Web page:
In this first installment of a planned multivolume family saga, Brown (A Taste for Truth, 2012) begins the life story of Harriet Clark, a talented young musician who escapes her hardscrabble Arkansas upbringing for the opportunities and temptations of 1920s Chicago.
At 4 years old, Harriet lives with her abusive stepfather and submissive mother. Her prospects are bleak until, in a rare moment of assertiveness, her mother insists she begin piano lessons. The little girl shows unusual talent, so much that her first teacher wheedles the town’s Episcopal minister, Jed Thorne—once on track to become a concert violinist until he suffered a crippling hand injury—to take her on as a pupil. Jed and his family—his widowed mother and uncle—stimulate Harriet’s musical talent and her intellectual appetites. As she matures and Jed realizes that he too must step aside for a more experienced teacher, he finds her employment with wealthy friends Fred and Lavinia Norwood in Evanston, Ill. Harriet quickly becomes a favorite with the family’s daughters, Ethel and Florence, but her own musical studies are put on hold until funding is provided by other influential Chicagoans, one of whom discovers Harriet’s singing talent is even greater than her skill at the keyboard. But an ill-advised love affair thwarts Harriet’s path to opera stardom. And it’s this affair that finally derails the promise of the novel. The writing isn’t bad: The sentences are varied and assured and the vocabulary extensive, although sometimes a penchant for historical research leads to tedious lists of furniture, descriptions of outfits and minilectures on architecture. The biggest flaw, however, is Harriet herself. She’s simply good at nearly everything: the best piano player, the greatest singer, the most amazing, engaging teacher. She’s even fantastic in bed, despite showing little sign of sexual curiosity until she’s suddenly sleeping with a married man twice her age. It makes the reader realize in retrospect that most of the other characters primarily gush about Harriet’s excellence.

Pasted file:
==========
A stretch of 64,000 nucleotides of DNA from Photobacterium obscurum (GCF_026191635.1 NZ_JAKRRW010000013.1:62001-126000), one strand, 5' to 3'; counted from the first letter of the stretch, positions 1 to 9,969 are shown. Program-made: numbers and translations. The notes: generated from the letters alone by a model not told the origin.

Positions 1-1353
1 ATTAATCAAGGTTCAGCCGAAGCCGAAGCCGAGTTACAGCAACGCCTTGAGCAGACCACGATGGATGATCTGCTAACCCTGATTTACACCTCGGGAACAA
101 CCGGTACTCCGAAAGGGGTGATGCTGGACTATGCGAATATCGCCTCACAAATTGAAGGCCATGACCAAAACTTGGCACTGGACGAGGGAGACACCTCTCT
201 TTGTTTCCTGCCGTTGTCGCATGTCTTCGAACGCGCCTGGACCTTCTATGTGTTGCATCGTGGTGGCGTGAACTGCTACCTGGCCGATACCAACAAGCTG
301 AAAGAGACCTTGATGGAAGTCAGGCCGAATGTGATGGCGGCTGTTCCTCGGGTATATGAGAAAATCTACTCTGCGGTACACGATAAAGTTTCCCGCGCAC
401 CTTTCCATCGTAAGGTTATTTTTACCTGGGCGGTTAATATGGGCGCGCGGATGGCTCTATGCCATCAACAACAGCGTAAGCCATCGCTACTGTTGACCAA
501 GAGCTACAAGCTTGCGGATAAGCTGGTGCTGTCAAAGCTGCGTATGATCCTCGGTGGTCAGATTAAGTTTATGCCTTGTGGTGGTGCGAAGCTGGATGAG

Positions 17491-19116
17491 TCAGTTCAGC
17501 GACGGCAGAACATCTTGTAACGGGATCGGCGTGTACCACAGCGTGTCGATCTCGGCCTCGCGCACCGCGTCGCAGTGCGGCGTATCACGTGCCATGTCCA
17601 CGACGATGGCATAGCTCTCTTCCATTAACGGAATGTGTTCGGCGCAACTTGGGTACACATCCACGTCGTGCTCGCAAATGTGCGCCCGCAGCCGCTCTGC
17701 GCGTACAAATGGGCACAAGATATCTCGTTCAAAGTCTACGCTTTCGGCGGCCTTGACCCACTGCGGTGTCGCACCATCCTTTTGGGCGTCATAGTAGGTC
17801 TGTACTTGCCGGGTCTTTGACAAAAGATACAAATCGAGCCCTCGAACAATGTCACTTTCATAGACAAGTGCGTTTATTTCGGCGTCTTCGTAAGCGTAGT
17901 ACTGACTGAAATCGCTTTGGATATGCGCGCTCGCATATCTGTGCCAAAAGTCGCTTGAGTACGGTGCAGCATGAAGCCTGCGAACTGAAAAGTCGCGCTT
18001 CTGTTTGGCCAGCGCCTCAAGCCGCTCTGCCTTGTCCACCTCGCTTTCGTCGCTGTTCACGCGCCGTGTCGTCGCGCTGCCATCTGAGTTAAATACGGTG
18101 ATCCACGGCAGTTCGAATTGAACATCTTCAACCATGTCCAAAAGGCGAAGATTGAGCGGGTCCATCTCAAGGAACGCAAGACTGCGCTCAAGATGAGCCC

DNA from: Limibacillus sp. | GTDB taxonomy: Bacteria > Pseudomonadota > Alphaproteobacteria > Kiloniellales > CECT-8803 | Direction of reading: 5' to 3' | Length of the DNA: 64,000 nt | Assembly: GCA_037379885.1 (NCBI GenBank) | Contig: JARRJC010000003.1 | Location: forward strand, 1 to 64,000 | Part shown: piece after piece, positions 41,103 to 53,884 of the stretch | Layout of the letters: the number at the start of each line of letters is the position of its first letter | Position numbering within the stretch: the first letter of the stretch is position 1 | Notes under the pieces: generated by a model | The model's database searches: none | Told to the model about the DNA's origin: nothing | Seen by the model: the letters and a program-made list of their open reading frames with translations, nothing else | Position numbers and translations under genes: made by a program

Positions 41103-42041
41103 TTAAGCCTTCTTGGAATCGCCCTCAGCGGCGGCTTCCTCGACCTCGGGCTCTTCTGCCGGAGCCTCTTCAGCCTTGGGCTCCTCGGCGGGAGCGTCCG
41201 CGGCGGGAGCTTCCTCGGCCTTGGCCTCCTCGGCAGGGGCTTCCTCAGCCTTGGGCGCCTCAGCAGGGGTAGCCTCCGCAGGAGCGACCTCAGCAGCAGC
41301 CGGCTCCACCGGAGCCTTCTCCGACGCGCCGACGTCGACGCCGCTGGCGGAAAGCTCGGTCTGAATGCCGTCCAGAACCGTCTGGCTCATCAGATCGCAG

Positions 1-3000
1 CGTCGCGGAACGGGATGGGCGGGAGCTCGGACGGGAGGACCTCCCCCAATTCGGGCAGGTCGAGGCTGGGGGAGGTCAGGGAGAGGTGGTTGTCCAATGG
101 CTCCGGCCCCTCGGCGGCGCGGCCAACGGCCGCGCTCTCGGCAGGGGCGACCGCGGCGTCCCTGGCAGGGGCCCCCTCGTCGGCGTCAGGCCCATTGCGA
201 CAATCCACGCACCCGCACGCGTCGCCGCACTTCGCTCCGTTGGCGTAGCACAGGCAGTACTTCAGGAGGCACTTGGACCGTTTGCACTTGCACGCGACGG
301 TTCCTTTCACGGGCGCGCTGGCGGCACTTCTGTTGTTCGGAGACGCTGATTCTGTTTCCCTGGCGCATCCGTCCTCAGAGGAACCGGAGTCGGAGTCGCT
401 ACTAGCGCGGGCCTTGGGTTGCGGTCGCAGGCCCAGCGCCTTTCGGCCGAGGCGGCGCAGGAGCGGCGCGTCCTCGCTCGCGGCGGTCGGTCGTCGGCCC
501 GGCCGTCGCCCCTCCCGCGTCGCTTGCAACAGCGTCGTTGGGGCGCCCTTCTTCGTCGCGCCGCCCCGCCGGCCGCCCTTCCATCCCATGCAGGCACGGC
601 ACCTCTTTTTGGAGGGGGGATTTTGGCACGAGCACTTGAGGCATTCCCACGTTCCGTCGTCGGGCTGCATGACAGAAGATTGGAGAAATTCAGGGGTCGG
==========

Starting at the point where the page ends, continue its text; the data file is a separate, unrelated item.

A protagonist too good to be true lessens the appeal of this historical novel.